# Time-series prediction: Model & data assumptions in AI/ML models vs conventional models

I was wondering if there was a good paper out there that informs about model and data assumptions in AI/ML approaches.

For example, if you look at Time Series Modelling (Estimation or Prediction) with Linear models or (G)ARCH/ARMA processes, there are a lot of data assumptions that have to be satisfied to meet the underlying model assumptions:

Linear Regression

• No Autocorrelation in your observations, often when dealt with level data (--> ACF)
• Stationarity (Unit-Roots --> Spurious Regressions)
• Homoscedasticity
• Assumptions about error term distribution "Normaldist" (mean = 0, and some finite variance) etc.

Autoregressive Models

• stationarity
• squared error autocorrelation
• ...

When dealing with ML/AI approaches, it feels like you can throw whatever you like as an input (my subjective perception). You are satisfied with the result as long as some prediction/estimation error measurement is good enough (similar to a high, but often misleading R²).

What assumptions have to be satisfied for an RNN, CNN or LSTM model that find application in time-series prediction?

Any thoughts?

• Good Article describing my question/thoughts.
• Medium Article discussing model assumptions + tests, but not in the context of more advanced models
• I read the 100-page ML Book- Unfortunately almost no content about model assumptions or how to test for them.

Great question @Maeaex1 !

First of all why do we even need assumptions in models (generally speaking )?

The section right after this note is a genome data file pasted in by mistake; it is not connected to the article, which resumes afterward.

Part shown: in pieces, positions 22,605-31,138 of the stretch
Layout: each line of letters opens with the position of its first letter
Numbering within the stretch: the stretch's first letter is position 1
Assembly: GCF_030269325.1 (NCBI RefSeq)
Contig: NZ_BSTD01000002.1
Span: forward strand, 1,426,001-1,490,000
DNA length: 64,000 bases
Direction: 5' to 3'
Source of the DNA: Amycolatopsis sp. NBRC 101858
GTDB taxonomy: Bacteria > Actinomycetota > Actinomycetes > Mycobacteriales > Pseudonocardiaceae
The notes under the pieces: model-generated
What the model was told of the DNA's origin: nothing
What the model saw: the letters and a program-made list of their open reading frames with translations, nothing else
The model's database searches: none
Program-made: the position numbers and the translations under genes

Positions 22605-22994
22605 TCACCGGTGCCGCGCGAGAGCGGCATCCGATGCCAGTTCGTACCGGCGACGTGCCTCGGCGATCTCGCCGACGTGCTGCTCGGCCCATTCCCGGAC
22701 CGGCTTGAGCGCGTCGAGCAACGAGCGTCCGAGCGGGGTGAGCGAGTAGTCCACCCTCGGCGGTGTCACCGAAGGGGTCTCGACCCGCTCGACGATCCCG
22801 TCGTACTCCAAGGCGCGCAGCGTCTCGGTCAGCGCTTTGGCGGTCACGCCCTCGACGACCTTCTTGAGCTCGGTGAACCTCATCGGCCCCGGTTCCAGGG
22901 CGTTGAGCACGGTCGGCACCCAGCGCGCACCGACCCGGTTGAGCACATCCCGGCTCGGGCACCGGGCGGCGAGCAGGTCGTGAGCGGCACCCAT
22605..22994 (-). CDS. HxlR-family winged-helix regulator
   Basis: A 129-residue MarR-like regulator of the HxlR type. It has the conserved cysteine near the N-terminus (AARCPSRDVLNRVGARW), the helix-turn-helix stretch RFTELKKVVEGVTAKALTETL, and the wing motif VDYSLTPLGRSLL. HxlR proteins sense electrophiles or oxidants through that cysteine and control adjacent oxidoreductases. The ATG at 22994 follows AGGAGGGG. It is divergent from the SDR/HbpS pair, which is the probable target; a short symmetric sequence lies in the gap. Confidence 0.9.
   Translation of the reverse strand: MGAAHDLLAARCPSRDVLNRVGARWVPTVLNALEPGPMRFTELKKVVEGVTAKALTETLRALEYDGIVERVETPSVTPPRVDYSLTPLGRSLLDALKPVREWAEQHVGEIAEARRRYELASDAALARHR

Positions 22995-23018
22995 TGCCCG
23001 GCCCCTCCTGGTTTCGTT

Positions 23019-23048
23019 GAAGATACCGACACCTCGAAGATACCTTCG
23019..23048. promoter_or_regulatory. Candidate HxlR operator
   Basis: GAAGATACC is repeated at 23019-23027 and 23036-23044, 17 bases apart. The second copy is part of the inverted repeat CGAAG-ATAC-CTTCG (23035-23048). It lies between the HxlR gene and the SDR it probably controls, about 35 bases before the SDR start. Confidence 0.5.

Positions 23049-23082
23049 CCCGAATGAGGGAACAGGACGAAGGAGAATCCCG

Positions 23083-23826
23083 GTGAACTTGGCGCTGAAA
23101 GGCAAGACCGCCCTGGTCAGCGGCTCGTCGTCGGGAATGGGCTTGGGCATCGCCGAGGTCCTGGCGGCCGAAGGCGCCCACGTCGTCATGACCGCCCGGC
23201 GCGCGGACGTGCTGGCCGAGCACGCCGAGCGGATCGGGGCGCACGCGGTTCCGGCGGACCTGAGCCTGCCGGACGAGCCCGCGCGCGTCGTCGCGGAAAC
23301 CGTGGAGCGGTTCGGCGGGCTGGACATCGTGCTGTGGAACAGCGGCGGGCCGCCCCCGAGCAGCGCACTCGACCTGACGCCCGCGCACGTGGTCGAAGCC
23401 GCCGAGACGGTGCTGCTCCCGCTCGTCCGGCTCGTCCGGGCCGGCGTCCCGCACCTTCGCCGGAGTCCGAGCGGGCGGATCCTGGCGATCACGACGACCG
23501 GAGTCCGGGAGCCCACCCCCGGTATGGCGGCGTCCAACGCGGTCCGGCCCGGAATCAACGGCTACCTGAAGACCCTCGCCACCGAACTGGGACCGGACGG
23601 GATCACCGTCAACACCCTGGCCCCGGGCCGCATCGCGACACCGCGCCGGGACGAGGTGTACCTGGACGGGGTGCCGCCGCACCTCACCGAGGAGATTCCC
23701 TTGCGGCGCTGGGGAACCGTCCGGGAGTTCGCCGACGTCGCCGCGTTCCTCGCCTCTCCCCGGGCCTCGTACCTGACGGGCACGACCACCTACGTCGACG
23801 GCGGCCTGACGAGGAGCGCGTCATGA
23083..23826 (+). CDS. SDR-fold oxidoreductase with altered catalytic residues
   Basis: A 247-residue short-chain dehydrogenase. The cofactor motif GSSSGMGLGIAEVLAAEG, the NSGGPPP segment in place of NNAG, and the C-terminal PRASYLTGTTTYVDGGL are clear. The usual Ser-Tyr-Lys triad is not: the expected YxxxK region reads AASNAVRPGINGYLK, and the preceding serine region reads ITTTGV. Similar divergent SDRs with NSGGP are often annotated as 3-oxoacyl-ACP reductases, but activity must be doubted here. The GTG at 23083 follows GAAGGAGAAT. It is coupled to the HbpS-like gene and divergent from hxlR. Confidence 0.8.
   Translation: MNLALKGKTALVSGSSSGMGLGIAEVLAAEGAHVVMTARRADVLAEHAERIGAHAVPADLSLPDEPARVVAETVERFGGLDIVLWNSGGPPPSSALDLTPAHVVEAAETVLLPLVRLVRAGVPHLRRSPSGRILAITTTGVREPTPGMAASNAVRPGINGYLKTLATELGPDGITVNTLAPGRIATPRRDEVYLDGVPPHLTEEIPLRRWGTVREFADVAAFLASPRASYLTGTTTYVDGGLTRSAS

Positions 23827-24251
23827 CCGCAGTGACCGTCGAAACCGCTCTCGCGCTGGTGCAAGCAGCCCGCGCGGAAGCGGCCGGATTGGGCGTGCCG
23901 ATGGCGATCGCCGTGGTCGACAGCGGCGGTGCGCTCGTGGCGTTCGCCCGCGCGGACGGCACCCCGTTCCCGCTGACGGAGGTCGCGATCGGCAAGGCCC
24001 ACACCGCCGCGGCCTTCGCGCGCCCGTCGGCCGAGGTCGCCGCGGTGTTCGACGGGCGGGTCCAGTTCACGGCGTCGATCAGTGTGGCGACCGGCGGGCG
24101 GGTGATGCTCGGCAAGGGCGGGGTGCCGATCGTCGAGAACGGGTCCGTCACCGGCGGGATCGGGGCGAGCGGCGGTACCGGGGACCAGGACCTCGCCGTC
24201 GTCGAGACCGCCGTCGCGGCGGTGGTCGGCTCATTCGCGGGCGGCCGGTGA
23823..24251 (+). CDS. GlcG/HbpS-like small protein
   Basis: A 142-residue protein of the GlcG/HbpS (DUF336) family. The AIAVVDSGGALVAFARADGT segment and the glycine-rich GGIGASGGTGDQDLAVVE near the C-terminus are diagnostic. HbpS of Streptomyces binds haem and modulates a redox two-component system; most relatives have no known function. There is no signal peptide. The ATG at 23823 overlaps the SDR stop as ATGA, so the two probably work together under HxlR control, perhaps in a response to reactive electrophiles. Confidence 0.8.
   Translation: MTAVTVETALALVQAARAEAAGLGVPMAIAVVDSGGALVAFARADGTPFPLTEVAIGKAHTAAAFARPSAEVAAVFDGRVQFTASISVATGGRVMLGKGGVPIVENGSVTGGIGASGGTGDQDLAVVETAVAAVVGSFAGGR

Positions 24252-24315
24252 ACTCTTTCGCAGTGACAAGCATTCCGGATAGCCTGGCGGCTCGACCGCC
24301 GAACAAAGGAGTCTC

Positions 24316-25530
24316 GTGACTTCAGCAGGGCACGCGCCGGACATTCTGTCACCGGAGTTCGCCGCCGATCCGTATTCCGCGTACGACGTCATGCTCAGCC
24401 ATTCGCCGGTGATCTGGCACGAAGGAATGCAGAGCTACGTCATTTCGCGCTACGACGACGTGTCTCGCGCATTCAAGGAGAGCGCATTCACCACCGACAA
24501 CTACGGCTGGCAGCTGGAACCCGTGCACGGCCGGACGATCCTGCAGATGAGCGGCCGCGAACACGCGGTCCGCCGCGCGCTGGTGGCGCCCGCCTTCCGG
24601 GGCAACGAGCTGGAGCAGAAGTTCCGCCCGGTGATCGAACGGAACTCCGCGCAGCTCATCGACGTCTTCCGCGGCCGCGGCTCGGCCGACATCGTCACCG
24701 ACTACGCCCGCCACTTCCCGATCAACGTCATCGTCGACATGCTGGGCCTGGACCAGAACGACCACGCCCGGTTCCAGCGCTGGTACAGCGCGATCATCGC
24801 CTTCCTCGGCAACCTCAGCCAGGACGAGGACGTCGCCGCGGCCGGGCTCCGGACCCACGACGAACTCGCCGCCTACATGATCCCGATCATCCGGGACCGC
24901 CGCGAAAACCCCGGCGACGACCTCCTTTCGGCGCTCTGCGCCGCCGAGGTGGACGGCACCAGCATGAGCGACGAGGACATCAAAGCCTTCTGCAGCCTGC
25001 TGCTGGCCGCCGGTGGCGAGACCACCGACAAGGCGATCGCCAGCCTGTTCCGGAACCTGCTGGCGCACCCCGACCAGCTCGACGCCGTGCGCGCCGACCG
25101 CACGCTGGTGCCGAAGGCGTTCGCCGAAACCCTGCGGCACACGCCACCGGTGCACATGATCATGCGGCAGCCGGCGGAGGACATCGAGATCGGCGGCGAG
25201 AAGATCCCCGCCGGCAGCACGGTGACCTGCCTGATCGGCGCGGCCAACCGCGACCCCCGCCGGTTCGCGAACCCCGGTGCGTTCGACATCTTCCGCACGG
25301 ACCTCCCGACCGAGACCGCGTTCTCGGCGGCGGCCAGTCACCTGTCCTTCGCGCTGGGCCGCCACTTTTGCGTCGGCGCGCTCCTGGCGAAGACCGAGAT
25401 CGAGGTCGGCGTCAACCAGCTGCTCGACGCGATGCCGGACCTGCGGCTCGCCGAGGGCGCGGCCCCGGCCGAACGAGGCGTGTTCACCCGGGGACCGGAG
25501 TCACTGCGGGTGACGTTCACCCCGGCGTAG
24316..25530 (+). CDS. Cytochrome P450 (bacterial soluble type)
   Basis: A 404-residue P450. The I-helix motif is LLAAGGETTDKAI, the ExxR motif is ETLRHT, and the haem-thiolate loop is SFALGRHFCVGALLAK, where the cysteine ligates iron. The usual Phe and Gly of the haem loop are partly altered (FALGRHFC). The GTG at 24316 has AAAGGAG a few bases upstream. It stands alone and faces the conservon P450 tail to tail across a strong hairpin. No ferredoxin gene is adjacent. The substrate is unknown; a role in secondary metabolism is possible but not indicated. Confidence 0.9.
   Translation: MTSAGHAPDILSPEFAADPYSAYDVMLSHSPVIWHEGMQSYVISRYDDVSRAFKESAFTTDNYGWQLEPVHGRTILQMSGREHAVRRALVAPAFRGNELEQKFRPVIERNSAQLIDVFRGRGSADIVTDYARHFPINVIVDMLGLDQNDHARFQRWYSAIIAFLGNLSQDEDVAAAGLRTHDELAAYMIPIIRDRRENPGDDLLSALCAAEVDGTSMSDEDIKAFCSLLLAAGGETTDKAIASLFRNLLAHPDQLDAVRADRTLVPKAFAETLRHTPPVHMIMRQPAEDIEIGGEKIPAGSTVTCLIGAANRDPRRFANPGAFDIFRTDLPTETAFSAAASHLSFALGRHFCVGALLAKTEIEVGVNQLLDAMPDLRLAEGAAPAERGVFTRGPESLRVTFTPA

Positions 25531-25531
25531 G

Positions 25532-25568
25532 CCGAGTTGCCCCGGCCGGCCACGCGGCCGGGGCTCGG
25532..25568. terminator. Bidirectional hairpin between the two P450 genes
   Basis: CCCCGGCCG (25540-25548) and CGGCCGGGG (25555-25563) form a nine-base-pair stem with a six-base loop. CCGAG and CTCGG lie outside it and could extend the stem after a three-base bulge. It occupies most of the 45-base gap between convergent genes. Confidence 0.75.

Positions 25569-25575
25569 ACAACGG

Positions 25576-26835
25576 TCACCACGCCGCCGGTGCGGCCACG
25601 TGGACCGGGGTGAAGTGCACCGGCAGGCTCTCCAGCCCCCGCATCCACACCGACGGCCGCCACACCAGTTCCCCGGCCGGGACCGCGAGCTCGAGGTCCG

Well we can express a task as an optimization one. And in order to converge to optimal solution, under certain constraints, we need to satisfy certain assumptions.

Regarding DNN (deep neural networks) and mathematical theory behind it , convergence assurance is given with famous Universal Approximation theorem that states that every smooth function can be estimated given enough parameters.

Caveat just because we can do it in theory does not mean its possible. For example approximating a function that generates random numbers would require infinite recources

But what about non-smooth functions (such as Time-series) one?

Well the TL;DR of the DNNS FOR NON-SMOOTH FUNCTIONS is that for a special set of piecewise smooth functions "convergence rates of the generalization by DNNs are almost optimal to estimate the non-smooth functions"

What is piecewise smooth function? function whose domain can be partitioned locally into finitely many "pieces" relative on which smoothness holds, and continuity holds across the joins of the pieces. Ok but WHY can a DNN approximate these types of functions?

" The most notable fact is that DNNs can approximate non-smooth functions with a small number of parameters, due to activation functions and multi-layer structures. A combination of two ReLU functions can approximate step functions, and a composition of the step functions in a combination of other parts of the network can easily express smooth functions restricted to pieces. In contrast, even though the other methods have the universal approximation property, they require a larger number of parameters to approximate non-smooth structures"

So to conclude: there is a mathematical theory that insures approximations of a set of certain non-smooth functions using DNN. So if we have non-smooth function that satisfies these constraints, we can find an optimal architecture and get optimal convergance rates.

• Well deserved bounty! Thanks for the answer. – Maeaex1 Dec 17 '19 at 16:29

I would like to comment, but i can't with my reputation. So here is an [article] (https://arxiv.org/pdf/1802.04474.pdf) with some assumption. You can treat neural network in the way of this article (non parametric estimation) and do the same assumption than this field (where there is few assumption, except about regularity of the distribution).

Hope it helps.

• Thanks for your response PauZen! I will definitely check the paper. If you add a short summary of the paper to your answer, I will accept your answer and the bounty is yours (if you are even interested :-D). Cheers! – Maeaex1 Dec 17 '19 at 11:37